I had to go shopping yesterday which means a fairly long drive through Connecticut back roads to Waterford and New London. It is a beautiful drive, usually. Yesterday it was not. The snow has mostly melted. Everything is brown and grey, but very messy. How can woods be messy? We have had a lot of extreme weather the past two years. Trees knocked over, uprooted, split and broken in half, huge branches down, and debris everywhere. On top of that Connecticut Light & Power finally decided to get very serious about trimming trees along the miles and miles and miles of power lines in this state, including in small towns such as ours. They, at least, clean up most of their tree-trimming debris. But they left raw places on the trees they trimmed, empty places. But then on top of the broken and split, ugly trees are invasive vines everywhere with no foliage on them. Connecticut is not very pretty at all right now.
As I was driving I sensed potential just beneath the surface of every living thing. It felt as though there was a huge plug on spring and it was about to pop. Yesterday it was brown and grey but tomorrow I might wake up to daffodils, forsythia, azaleas, pear blossoms, and green grass. It will happen that quickly. Overnight. And I will rejoice in the beauty that hid just beneath the surface for months.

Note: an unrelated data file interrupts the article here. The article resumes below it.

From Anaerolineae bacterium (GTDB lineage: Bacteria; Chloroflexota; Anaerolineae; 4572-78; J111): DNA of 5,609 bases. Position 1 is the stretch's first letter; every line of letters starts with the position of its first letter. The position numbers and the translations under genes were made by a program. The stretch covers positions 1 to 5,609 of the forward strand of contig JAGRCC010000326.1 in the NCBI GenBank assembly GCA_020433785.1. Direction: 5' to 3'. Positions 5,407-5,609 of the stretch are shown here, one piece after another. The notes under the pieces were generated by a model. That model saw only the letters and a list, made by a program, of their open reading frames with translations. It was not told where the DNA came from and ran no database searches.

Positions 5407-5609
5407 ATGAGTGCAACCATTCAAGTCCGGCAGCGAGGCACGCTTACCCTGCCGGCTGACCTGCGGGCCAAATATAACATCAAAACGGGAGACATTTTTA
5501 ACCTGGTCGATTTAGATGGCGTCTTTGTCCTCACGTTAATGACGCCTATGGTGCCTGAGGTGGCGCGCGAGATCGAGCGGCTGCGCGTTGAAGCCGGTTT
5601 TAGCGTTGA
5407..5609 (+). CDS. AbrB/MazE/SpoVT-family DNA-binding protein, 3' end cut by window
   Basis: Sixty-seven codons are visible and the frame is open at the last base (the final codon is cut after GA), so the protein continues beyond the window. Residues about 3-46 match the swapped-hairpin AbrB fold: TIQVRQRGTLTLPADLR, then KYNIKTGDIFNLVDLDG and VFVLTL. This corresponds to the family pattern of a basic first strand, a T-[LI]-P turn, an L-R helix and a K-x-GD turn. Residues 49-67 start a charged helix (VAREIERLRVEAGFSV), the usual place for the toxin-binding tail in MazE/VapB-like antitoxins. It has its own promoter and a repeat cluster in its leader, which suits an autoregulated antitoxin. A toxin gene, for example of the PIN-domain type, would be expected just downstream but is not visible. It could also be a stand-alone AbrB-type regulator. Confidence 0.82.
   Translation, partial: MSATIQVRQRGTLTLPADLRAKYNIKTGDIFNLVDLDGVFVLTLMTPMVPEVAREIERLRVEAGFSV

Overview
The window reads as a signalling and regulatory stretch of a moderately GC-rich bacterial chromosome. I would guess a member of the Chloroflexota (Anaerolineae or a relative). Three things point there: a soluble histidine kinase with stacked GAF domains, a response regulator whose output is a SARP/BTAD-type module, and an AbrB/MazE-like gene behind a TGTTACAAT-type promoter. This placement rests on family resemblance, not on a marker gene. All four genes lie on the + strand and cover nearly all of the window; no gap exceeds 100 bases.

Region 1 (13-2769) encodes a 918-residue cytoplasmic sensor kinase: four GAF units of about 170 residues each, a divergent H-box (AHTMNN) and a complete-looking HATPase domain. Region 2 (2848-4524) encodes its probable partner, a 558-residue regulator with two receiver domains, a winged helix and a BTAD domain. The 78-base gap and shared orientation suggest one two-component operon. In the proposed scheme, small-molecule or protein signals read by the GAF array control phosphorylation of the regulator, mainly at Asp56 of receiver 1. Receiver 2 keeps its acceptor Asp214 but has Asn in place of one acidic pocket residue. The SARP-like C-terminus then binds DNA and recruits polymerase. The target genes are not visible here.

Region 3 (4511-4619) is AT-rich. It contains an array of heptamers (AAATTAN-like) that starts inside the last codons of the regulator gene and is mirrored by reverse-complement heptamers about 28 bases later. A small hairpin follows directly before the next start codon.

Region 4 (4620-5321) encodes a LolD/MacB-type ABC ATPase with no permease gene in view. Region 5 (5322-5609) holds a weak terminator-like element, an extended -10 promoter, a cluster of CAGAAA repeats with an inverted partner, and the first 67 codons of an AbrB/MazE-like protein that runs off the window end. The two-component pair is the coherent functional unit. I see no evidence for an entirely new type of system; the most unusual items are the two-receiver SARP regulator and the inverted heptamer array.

You see, we have had warm days where the daffodils creep up from beneath the soil, tentatively peeking their green blades above the surface to see if it is safe. It seemed safe. Then it would get very cold again for a few days and they would stop. Right in their tracks, they would just stop. Another few warm days and they would venture forth a little further. Boom, another cold spell with temps in the 20’s or low 30’s at night. I can see the flower buds now. They aren’t sure it is safe yet so they just wait. They sit and wait enjoying the sun that they get on the occasional sunny day. One day they will know it is safe to explode, and explode they will.
Yes, I have little green things growing in my kitchen. Yes, I have another jar of forced pear blossoms on my kitchen table. They are mere promises, premonitions of things to come: spring! It is nearly here. Waiting expectantly. Waiting for spring.